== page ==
Over the years—ten previous ones, to be exact—I have written a Christmas Eve fraGEElay* post that reflects on life’s fragilities and how this season is a good time to take care of one another and be mindful of life’s precarious nature.
This year, I want to share a personal reality to help drive this point home.
When I was a kid, a rift in my extended family happened that resulted in my immediate family disconnecting from pretty much everyone else. We kids didn’t really understand or know why, but it happened, and we just had to deal with it. And so we did. For…decades.
My dad died when I was 21 and took his answers with him. My mom—well, that’s a whole other story—but she expected/demanded our loyalty and kept her answers to herself, as well—until she, too, died.
And in the wisdom that sometimes comes with age, my sister and brother and I decided that regardless of what those answers were, we needed to seek reconnection with those we missed out on for so many years.
In our seeking, we have met with family and learned that the origin of the issue was small and petty. And unless there is more to the story that we have yet to learn, this little incident stood—and hurt feelings built up until a wall divided loved ones—and way too many people died with that wall separating us from one another.
My family missed out on decades of relationships and memories with our extended family over a stupid spat. In fact, the people who were the ones with the issue have long since died.
The ripple effect of loss is far-reaching and life-changing. Such fragility.
But now we are working to move forward. We can’t make up for lost time, but we are striving to make new memories together.
There is a plaque that hangs in my kitchen that says,
The clock of life is wound but once,
and no man has the power
to tell just when the hands will stop
at late or early hour.
Now is the only time you own,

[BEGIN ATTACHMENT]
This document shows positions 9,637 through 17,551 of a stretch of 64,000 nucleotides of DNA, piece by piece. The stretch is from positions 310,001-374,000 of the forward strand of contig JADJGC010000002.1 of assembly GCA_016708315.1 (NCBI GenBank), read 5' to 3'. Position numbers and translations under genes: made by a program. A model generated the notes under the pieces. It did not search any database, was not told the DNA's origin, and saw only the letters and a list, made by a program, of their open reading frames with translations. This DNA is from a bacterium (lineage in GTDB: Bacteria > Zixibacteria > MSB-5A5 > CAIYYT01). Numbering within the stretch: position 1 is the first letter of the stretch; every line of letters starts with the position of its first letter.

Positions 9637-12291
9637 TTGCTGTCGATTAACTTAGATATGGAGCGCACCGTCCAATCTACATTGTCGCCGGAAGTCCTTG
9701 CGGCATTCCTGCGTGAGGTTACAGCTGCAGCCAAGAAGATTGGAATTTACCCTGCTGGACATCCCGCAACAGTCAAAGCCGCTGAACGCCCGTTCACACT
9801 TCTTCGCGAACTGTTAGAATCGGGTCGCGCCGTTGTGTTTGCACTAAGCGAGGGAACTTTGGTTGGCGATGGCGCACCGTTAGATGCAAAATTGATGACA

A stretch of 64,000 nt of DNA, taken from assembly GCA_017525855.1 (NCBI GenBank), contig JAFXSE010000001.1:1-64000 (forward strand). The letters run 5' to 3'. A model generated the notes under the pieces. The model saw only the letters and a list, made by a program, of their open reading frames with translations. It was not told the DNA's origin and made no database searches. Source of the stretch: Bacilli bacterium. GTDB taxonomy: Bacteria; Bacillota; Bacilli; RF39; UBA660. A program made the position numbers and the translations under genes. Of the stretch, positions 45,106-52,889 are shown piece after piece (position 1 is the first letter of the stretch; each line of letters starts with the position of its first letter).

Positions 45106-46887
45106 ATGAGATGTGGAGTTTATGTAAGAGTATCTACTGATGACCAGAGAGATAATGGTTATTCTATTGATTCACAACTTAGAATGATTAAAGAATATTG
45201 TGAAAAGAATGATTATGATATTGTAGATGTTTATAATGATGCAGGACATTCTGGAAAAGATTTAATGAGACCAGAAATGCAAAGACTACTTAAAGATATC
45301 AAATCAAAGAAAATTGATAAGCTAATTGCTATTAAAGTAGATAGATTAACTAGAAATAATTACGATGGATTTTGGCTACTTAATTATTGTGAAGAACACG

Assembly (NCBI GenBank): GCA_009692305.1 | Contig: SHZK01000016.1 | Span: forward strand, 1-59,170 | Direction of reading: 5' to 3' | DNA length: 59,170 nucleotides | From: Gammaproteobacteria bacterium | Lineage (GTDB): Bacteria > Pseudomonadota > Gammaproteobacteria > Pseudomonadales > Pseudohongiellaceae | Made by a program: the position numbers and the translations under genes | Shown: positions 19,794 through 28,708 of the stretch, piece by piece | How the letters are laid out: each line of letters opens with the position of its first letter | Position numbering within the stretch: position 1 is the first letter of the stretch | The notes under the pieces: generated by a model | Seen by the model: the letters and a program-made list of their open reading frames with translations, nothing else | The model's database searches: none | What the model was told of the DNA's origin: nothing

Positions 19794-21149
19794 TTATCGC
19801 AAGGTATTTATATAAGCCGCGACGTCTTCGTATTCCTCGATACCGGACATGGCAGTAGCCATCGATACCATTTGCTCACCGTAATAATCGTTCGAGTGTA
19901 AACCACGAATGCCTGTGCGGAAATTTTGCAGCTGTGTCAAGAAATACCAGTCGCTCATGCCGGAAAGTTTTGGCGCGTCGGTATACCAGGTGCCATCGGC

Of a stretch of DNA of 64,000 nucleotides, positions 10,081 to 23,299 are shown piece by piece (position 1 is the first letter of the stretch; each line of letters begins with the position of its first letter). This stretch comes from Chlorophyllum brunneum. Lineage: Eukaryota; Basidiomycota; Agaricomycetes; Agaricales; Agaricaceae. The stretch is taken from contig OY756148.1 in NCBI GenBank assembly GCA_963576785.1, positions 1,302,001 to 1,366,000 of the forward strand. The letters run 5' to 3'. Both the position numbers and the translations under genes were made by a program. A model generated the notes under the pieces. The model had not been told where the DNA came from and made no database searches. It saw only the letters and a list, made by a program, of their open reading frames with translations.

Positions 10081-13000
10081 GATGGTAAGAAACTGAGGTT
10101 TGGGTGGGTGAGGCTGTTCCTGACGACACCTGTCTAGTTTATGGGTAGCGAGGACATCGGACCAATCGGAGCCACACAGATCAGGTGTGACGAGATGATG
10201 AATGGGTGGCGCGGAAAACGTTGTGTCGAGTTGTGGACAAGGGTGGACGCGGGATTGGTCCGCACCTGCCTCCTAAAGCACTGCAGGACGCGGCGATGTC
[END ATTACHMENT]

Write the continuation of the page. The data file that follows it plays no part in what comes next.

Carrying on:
Live, love, toil with a will,
Place no faith in “tomorrow,” for
The clock may then be still.
In November, we were fortunate to reconnect with our aunt and several cousins. It was so much fun, and we all were genuinely delighted to spend time together. None of us could even understand why we had fallen away from each other. We felt the love and warmth and knew it was the beginning of a new chapter.
We made plans for another gathering to spend more time with my aunt. To just be with her and listen to her stories. She was the last person from my parents’ generation who could still share memories with us, and I yearned to hear the stories of long ago.
A few days before our get together, my cousin reached out to postpone because a couple people in the family were sick, and she didn’t want her mom to get sick, too.
Eight days after we were supposed to get together, my aunt was gone.
People. Life is fragile.
Yesterday—on a day with ridiculously frigid temps and dangerous winds, not to mention the day before Christmas Eve—was my aunt’s visitation. The place was filled. This was a testament to who she was, as well as the family she raised. While a few minutes outside could result in frostbite, a few minutes inside, and you could feel the warmth and love.
The outpouring of that love was beautiful—but also a stark reminder of what my sister, brother, and I missed out on. Many people shared stories about sitting at my aunt’s table—of her feeding them, sharing stories and laughter…
Had it not been for choices made by people long ago to hang onto slights rather than talk them through, we would have been at that table, too.
And so, my friends, as you gather with family this Christmas and holiday season, remember that life is indeed fraGEElay, but conflicts—big or small—do not have to result in long-lasting brokenness.
If you are dealing with an issue where hurt feelings exist, please consider planting your feet in vulnerability and reaching out. While it does risk more hurt, it also offers the hope of fresh air, warm hearts, and a seat at the table that will leave you full of both delicious food—and love.
I wish you a peaceful, safe, and love-filled Christmas and New Year. Happy Holidays to all—and may we seek and find a way of being better to one another…in our homes, our communities, our nation, and our world.
*If you are unfamiliar with this reference, it comes from the beloved movie “A Christmas Story.” I can no longer see the word “fragile” and pronounce it in any way other than fraGEElay. That must be Italian.